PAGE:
Audiobooks are the fastest growing segment in publishing right now, and suddenly every content creator wants a piece of the action. So, how does an independent author or publisher decide if a title is audio-worthy? The short answer is that there is no magic formula, but there are some proven methods that can help improve your chances of bringing an audiobook to market and turning a profit.
Books Not Suited for Audiobooks
One way to decide if your content would work well in the audio market is to figure out if your content has features that will make it an audio bust. If your book meets any of the criteria below, you may want to save your resources for another opportunity:
- Your book has a lot of photos, maps, or other graphics that are critical to understanding the text.
- Your book does not function in a linear way. For example, guidebooks, cookbooks, and other informational text where it is not essential to read from beginning to end.
Audiobooks for Children's Books
Assuming your content does not meet the criteria above, your title may be a viable candidate. For publishers of children’s picture books, consider:
- Creating audio for picture books can work very well as a read-along eBook, with audio embedded directly into the eBook.
- There are plenty of educational companies, new apps, etc., that are begging publishers to build audio for them to market as part of new and exciting interactive eBooks.
- In terms of a straight audiobooks, picture books are very challenging because so much of the text is directly related to the images.
- Picture books are also very short, meaning they end up with teeny-tiny list prices.
Budgeting for an Audiobook
The next important thing to consider is your budget. Do you have the financial resources to produce an audiobook? Will you have enough left over in your budget to market that audiobook as well?
- The longer your print book is, the longer your audiobook will be, and thus, the more expensive it will be to produce. Conversely, shorter books will cost less to produce.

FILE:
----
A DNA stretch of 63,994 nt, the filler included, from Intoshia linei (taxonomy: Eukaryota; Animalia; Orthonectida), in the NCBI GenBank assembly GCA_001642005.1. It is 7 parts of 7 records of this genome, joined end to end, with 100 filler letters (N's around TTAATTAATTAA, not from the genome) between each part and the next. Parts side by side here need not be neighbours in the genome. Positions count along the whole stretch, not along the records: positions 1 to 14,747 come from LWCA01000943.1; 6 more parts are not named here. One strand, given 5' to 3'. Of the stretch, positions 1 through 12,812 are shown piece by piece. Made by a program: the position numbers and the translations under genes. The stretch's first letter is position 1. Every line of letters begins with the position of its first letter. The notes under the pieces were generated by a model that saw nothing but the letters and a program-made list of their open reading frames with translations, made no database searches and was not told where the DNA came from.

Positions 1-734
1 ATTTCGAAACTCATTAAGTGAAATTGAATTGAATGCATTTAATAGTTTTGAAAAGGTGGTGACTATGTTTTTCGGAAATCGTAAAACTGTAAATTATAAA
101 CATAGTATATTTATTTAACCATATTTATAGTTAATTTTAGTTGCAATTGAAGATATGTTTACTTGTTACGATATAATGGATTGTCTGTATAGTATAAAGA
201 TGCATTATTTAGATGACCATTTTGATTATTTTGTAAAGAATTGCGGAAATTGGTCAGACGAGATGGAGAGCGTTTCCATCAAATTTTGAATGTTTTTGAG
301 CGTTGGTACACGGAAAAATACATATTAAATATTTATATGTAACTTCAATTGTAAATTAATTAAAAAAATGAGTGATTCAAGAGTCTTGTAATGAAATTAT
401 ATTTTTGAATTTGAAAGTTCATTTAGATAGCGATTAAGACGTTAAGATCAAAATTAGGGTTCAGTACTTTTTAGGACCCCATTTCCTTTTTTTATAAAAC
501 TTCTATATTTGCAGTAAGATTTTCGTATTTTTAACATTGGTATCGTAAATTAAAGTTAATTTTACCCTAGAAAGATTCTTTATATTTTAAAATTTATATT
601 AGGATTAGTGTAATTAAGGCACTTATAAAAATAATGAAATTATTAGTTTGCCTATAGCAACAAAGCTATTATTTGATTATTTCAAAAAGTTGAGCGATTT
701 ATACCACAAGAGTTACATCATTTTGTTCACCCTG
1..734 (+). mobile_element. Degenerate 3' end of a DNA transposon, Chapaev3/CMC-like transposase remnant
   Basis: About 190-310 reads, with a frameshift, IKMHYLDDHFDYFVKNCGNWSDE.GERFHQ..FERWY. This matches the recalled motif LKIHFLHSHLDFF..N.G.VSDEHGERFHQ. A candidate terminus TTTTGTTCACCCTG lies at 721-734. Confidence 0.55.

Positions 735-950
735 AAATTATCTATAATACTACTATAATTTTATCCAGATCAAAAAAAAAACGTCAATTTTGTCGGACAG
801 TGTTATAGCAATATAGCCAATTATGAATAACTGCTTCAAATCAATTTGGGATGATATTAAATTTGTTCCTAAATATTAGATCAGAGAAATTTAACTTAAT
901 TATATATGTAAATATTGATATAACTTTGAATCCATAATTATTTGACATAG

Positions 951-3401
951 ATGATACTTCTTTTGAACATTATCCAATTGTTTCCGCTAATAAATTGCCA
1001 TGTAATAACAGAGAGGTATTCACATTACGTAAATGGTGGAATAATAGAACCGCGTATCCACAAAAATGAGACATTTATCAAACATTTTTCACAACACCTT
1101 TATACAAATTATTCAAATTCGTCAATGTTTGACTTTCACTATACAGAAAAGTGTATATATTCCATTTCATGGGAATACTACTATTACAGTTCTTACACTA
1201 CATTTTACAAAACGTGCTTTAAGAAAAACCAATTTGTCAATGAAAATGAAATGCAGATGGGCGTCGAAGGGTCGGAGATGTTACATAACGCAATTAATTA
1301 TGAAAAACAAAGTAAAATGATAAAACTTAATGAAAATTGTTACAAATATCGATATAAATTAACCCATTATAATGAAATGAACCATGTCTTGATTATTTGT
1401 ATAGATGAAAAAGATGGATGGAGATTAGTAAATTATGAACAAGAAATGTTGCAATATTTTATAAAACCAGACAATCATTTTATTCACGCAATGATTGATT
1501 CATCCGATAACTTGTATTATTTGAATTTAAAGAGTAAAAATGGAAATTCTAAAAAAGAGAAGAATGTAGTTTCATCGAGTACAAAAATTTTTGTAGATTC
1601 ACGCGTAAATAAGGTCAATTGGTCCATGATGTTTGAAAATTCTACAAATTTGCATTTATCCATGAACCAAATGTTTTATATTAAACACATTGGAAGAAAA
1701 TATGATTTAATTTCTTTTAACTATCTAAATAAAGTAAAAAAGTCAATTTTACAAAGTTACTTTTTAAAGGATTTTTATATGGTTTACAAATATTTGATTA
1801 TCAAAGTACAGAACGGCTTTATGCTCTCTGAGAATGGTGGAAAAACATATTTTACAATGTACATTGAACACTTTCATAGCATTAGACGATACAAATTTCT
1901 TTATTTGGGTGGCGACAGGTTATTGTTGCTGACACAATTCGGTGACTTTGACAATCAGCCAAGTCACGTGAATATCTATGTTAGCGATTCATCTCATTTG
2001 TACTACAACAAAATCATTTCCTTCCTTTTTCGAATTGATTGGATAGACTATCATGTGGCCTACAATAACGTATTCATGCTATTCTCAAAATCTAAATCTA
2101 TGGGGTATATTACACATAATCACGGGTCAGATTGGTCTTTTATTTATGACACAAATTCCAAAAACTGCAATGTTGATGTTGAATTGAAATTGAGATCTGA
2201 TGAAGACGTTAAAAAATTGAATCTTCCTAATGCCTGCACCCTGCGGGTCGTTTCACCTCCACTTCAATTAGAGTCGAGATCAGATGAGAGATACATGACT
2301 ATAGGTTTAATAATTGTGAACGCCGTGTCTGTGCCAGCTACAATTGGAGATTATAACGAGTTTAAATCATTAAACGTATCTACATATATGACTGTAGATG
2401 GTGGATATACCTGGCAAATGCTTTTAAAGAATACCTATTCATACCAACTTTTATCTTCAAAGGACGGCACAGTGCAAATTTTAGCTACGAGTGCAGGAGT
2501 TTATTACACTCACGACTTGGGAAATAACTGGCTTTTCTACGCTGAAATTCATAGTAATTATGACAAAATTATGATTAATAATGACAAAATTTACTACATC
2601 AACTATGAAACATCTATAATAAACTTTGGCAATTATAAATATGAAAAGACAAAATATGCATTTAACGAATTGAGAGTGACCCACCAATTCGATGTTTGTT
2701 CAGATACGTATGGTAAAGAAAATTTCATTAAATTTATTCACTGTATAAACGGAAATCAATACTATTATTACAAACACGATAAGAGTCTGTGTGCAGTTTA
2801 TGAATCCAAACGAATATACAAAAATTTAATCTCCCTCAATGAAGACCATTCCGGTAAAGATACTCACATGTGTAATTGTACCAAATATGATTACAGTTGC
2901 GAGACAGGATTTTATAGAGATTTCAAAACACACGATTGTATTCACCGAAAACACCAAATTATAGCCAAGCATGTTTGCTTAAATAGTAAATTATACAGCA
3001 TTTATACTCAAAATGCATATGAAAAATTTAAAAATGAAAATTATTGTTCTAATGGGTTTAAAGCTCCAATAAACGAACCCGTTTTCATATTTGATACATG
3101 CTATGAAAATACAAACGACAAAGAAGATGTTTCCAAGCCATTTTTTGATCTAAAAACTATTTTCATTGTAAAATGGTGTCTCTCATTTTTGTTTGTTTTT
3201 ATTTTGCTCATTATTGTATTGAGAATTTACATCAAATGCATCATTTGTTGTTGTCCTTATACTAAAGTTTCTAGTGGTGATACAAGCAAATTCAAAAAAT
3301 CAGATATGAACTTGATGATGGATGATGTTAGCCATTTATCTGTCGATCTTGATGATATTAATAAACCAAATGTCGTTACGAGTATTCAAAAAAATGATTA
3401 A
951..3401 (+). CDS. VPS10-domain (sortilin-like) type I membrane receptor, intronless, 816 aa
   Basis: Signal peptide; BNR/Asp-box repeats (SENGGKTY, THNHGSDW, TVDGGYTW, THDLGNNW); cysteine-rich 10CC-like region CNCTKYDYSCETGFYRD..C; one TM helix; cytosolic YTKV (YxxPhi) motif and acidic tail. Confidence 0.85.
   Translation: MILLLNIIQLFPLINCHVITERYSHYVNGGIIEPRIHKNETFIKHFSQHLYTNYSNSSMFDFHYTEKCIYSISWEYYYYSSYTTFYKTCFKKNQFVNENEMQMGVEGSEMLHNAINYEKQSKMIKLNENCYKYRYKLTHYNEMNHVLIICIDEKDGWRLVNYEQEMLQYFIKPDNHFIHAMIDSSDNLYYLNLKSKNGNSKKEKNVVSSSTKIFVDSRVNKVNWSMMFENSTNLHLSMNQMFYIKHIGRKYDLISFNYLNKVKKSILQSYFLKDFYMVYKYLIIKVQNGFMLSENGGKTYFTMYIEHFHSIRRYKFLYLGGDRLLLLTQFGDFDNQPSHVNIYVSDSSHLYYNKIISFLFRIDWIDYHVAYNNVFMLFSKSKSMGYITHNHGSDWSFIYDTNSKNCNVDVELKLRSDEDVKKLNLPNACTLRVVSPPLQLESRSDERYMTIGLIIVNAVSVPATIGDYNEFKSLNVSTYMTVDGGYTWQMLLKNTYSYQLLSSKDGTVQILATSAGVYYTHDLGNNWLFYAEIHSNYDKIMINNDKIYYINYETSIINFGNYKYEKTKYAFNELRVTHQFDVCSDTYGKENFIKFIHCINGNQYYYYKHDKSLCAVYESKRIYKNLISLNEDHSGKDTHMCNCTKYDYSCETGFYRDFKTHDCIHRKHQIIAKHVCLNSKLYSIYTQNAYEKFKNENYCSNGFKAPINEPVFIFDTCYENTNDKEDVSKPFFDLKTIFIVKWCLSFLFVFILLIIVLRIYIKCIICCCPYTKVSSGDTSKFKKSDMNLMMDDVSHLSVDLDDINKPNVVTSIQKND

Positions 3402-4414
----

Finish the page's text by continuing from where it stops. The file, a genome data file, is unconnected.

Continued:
- Note on pricing with respect to length: major audiobook resellers set the price for your audiobook, and length is an important determining factor. This can create a bit of a budget paradox, as longer books cost more to produce, but may net more revenue due to their higher list prices.
Compare Other Books in Your Genre
One step that every author should definitely take is to find a comparable title and see whether that title has been produced as an audiobook. If it has, that’s definitely a step in the right direction. But does it sell well? Try to find out. Contact the publisher if you can. If the book was self-published, reach out to them. Check out e-retailer websites and look for best-sellers in your genre. Any information you can glean will help your cause.
Ask Your Fans
Finally, ask your customers. Deciding on whether or not to produce an audiobook is a great way to engage with your customer base. In fact, it may help with your book marketing and help you sell your existing title even if you don’t end up producing an audiobook version. If your customers want it, they’ll tell you. And if they want it, the odds are, others will too, so ask them via social media, your author website, email marketing, etc. Let them tell you how they'd prefer to consume your content.
Here’s a quick review—answer these questions and you’re ready to go!
- Does your content work as an audiobook?
- If your content is a children’s book, are you ready to sell outside of traditional audio channels?
- Do you have the budget to produce and market your audiobook?
- Are titles similar to yours succeeding in the current audio market?
- Do your customers want your audiobook?